Business, Legal & Accounting Glossary
A common-law writ issued by a superior court to one of inferior jurisdiction demanding the record of a particular case.
n. (sersh-oh-rare-ee) a writ (order) of a higher court to a lower court to send all the documents in a case to it so the higher court can review the lower court’s decision. Certiorari is most commonly used by the U.S. Supreme Court, which is selective about which cases it will hear on appeal. To appeal to the Supreme Court one applies to the Supreme Court for a writ of certiorari, which it grants at its discretion and only when at least three members believe that the case involves a sufficiently significant federal question in the public interest. By denying such a writ the Supreme Court says it will let the lower court decision stand, particularly if it conforms to accepted precedents (previously decided cases).
Certiorari is a prerogative writ of the superior court to call for the records of an inferior court or body acting in a judicial or quasi-judicial capacity. Different Constitutions enable the Supreme Court and the high courts respectively to issue orders, writs or directions in the nature of habeas corpus, mandamus, quo warranto, prohibition and certiorari.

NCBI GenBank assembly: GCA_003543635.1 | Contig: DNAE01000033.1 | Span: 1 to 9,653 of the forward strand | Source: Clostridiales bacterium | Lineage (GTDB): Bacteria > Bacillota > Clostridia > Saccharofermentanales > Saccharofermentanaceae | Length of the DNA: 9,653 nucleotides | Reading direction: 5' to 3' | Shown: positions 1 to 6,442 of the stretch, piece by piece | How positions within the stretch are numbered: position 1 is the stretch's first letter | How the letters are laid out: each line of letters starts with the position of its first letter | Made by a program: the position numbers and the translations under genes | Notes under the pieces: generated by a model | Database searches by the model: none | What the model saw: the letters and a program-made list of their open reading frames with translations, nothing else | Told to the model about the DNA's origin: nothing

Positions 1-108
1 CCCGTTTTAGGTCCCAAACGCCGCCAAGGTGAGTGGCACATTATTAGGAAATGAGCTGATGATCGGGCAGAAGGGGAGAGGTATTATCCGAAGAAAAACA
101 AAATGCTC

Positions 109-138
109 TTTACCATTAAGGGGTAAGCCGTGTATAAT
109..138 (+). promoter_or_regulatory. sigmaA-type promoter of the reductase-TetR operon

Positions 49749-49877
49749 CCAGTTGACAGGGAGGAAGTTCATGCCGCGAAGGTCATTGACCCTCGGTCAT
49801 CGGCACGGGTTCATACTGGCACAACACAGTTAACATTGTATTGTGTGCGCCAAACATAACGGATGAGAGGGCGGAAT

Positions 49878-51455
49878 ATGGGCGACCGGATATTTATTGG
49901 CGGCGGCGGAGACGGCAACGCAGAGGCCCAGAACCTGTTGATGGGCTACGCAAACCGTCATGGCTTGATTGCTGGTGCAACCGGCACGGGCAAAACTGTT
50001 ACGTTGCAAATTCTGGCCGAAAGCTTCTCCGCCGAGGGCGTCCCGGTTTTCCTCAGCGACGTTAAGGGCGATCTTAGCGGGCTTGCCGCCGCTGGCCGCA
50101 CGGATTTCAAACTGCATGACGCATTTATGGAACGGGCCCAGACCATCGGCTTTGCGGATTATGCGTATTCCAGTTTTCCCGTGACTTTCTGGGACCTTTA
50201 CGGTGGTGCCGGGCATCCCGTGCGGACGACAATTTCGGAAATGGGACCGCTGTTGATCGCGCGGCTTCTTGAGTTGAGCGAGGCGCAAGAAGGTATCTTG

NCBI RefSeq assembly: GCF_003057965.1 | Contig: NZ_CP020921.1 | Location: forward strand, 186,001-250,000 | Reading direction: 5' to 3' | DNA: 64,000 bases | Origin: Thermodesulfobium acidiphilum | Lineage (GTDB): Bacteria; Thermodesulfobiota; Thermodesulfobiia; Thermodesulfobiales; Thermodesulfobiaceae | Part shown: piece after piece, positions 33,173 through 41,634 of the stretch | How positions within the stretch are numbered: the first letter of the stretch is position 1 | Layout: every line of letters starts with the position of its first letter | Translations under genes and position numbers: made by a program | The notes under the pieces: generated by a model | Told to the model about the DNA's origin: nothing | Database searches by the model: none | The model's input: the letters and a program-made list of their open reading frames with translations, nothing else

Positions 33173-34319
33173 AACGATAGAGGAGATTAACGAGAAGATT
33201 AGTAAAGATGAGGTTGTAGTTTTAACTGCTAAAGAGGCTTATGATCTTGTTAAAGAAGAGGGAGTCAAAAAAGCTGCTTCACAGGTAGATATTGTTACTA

The order or certiorari issues out of the High Court, and is directed to the Judge or another officer of an inferior court of record. It requires that the record of the proceedings in some cause or matter pending before the inferior court shall be transmitted to a High Court to be there dealt with in order to ensure that the applicant for the order may have the more sure and speedy justice, It may be had in either civil or criminal proceedings.
An essential feature of a writ of certiorari is that the control over judicial or quasi-judicial tribunals or bodies is exercised not in an appellate but supervisory capacity.
writ of certiorari
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This glossary post was last updated: 26th April, 2020 | 2 Views.